Health

Male contraception injections found “extremely effective”

A new study has shown incredible success in the pursuit for male birth-control methods. However, minor side effects, including mood swings and acne, have caused researchers to discontinue the trial...
Contraception

A revolutionary new trial involving male contraceptive injections has been abandoned after 6 per cent of participants noted side effects, which included mood swings, weight loss or gain, muscular pain, acne, depression and heightened levels of libido.

Throughout the course of over a year, 320 healthy men underwent bi-monthly injections of both progesterone, to block sperm production by acting on the pituitary gland in the brain, and testosterone to counterbalance the resulting reduction in male hormones.

From the results, researchers were able to determine that the jabs proved 96 per cent effective – almost as effective as the current pill for women – with only four couples out of the 266 falling pregnant.

Despite the groundbreaking results that led three out of four men to say that would be willing to continue the treatment, the entire trial has been cancelled. This is because 20 participants pulled out as a result of the same side effects that most women have experienced since the combined contraceptive pill was introduced in 1962.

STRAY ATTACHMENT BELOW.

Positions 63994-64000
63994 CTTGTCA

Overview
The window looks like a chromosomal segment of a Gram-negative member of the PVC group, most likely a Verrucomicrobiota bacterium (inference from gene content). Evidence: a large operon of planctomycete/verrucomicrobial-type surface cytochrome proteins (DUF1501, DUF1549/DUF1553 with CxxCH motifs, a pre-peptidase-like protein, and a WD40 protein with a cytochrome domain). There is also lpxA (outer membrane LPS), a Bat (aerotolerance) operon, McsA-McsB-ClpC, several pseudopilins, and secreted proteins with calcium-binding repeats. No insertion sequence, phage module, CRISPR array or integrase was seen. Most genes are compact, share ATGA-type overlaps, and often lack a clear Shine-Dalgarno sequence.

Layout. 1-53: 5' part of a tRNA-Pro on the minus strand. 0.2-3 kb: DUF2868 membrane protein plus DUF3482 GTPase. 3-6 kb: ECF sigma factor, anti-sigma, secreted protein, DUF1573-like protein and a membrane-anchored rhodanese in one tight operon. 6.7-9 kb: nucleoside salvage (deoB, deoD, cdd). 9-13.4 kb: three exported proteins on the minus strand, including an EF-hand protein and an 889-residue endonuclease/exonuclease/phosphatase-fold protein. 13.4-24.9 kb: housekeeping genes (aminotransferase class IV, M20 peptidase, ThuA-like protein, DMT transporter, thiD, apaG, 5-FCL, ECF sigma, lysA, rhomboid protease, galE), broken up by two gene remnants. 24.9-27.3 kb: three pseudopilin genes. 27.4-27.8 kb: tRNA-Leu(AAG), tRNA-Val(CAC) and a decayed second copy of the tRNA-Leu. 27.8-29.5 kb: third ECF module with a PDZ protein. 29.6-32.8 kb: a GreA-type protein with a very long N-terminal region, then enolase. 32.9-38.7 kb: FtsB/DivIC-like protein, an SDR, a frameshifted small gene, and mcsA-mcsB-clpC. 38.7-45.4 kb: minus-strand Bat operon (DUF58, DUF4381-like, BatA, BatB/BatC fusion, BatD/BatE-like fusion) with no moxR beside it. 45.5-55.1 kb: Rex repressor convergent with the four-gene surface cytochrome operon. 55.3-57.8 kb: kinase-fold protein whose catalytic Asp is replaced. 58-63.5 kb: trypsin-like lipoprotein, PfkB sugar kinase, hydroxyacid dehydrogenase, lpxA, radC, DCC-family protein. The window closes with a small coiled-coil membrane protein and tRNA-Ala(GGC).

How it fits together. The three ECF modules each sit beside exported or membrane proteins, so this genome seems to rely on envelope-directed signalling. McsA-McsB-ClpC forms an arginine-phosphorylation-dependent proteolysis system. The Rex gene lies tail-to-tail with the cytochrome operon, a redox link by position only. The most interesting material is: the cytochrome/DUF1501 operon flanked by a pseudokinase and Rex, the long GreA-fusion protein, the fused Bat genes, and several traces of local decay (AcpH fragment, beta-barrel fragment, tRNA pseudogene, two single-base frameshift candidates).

Two thirds of Australian women aged 18 to 49 either use some method of temporary protection, or have a permanent contraceptive method.

Co-author Mario Festin, from the World Health Organisation, said in a press release: “The study found it is possible to have a hormonal contraceptive for men that reduces the risk of unplanned pregnancies in the partners of men who use it.”

“More research is needed to advance this concept to the point that it can be made widely available to men as a method of contraception.

“Although the injections were effective in reducing the rate of pregnancy, the combination of hormones needs to be studied more to consider a good balance between efficacy and safety.”

Echoing his sentiment was Chris Barratt, professor of reproductive medicine at the University of Dundee, who said: “This is high-quality research from a very experienced group of investigators – and as there has been no progress in male contraceptives for 40 plus years this is a very significant and welcome development.”

These latest injections aren’t expected to hit the market until at least 2018.

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